Microsoft has recently added a ‘feature’ to Windows 11 that will show a watermark message on the desktop if the PC it’s running on does not meet the system requirements, but there’s already a hack available to get rid of it.
Windows 11 has some weird system requirements that has meant some perfectly powerful and relatively modern PCs are deemed unable to run the new operating system. However, it’s relatively easy to get Windows 11 to run on these devices anyway, and while it all seems to work fine, Microsoft has warned against doing this.
The company now seems even more determined to dissuade people from running Windows 11 on unsupported hardware by adding a watermark that appears on the desktop that says “System requirements not met.” While this doesn’t prevent the PC from being used, it’s pretty annoying, so it comes as little surprise to find that someone at Deskmodder.de has already found a way to remove the watermark.
How to remove the Windows 11 watermark
If the watermark appears on your PC, here’s the steps you need to take to remove it. This process involves editing Windows 11’s registry, and if this is done incorrectly, there’s a danger your PC may not work correctly – so only do this if you’re confident, and follow the instructions exactly.
- Open up the Registry Editor by typing ‘Regedit’ in the Windows 11 search box.
- On the left-hand side, open up HKEY_CURRENT_USER then scroll down to Control Panel. You should see an entry called UnsupportedHardwareNotificationCache.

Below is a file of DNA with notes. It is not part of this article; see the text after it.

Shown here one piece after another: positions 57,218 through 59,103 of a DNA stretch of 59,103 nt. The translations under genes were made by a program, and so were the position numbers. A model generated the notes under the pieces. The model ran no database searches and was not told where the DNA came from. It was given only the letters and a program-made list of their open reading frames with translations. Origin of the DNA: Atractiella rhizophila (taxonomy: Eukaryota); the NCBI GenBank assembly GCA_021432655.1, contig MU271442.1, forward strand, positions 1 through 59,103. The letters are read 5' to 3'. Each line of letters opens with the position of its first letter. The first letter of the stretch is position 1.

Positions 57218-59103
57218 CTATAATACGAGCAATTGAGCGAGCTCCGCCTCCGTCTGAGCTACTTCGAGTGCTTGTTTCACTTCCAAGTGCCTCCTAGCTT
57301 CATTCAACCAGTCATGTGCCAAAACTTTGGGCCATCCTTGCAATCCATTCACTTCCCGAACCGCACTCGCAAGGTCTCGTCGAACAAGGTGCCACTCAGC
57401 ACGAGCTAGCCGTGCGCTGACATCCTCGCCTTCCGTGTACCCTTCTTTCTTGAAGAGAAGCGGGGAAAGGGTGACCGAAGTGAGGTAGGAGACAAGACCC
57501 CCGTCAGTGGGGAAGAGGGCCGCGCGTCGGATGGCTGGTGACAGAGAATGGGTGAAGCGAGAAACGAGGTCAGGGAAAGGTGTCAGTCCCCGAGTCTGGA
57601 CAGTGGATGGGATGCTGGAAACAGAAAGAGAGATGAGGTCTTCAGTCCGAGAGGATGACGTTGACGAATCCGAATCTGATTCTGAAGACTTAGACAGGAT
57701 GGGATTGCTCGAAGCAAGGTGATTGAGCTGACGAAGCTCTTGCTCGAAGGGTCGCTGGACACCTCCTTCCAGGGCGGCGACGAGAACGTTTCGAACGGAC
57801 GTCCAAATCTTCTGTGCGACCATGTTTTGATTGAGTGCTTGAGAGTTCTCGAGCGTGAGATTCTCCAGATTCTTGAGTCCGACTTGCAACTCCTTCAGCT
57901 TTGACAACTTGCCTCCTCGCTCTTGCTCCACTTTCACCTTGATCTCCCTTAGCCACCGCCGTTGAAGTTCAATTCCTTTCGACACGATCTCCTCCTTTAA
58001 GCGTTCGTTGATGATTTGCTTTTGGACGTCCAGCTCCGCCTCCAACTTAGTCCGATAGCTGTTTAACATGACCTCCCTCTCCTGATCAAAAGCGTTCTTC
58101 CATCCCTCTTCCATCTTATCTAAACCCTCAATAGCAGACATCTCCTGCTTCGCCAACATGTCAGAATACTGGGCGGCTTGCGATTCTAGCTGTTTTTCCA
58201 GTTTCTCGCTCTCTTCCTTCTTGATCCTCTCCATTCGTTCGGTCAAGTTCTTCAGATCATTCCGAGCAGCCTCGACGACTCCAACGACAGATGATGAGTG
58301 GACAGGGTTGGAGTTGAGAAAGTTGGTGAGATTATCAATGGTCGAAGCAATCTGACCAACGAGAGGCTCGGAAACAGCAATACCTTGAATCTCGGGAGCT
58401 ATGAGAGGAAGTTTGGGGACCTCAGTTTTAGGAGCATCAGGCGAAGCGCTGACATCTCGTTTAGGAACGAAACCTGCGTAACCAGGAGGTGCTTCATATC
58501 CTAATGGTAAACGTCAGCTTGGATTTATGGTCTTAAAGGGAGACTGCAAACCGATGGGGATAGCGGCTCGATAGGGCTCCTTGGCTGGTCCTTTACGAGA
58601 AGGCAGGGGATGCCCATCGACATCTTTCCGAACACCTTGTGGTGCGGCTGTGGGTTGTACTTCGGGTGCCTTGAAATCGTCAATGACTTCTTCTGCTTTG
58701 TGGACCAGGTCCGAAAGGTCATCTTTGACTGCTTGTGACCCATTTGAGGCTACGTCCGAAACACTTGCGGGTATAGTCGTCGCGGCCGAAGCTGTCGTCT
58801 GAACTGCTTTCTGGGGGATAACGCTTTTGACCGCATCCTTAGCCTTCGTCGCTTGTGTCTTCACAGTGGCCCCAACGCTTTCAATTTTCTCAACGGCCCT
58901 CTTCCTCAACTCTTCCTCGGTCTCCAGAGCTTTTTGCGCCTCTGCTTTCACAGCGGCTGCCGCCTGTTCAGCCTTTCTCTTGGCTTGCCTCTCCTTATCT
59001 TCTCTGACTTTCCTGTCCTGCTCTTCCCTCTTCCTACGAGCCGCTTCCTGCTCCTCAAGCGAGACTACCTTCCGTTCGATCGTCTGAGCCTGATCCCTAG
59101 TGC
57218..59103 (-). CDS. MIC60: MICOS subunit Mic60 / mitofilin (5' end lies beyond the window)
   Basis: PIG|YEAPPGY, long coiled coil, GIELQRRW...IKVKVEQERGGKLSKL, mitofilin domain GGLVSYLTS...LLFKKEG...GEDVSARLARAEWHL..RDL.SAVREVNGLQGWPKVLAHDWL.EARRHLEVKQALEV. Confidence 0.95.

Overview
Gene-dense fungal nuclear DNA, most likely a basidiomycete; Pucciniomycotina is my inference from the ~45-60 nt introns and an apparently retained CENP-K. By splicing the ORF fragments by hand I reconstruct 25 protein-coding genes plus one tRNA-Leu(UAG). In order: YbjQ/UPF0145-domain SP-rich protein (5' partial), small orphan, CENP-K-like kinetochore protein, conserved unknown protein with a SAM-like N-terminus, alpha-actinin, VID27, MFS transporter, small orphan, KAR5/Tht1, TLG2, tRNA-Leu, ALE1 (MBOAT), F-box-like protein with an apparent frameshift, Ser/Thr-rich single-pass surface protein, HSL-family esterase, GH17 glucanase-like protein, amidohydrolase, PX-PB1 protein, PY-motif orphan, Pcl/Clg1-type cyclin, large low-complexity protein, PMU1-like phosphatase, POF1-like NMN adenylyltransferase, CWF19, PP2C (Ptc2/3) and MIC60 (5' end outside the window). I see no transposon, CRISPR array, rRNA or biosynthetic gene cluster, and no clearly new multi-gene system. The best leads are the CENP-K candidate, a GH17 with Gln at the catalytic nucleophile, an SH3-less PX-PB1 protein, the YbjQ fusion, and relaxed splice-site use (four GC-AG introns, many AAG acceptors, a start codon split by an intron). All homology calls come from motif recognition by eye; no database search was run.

- Right-click it and select ‘Modify’ from the menu.
- Change the SV2 DWORD value from 1 to 0.
- Save and then restart your PC.
If you can’t see UnsupportedHardwareNotificationCache, right-click on the Control Panel folder and select New > Key. Name it UnsupportedHardwareNotificationCache, then in the new folder right-click and select New > SV2 DWORD. Right-click it and select ‘Modify’ and change the value from 1 to 0.
Once your PC restarts, the watermark should be gone.
Analysis: Is this legal and should you do it?
This hack is relatively straightforward, but does that mean you should do it? In the past, Microsoft used watermarks like this when devices were running a copy of Windows that hadn’t been activated (so possibly hadn’t been paid for). Removing a watermark to make an non-activated version of Windows appear to be activated would almost certainly be illegal – as well as ethically wrong.
Things aren’t quite as straightforward here, as if you have an activated version of Windows 10, you should be eligible for a free upgrade to Windows 11. However, part of the licence agreement is that you run Windows 11 on supported hardware.
While you may get away with it for personal use where you just want to remove the watermark for aesthetic reasons, if someone were to use it to make a PC appear to support Windows 11 when it doesn’t (and then sells it on that basis), again, that’s likely to be illegal.
It’s also worth considering that while this hack removes the watermark, it doesn’t mean the device now meets the Windows 11 system requirements. Microsoft does not recommend running Windows 11 on systems that don’t meet requirements, and it may mean that future updates, including important security fixes, won’t be compatible.
For that reason alone, the safest thing you can do if you get this watermark is to uninstall Windows 11 and stick with Windows 10.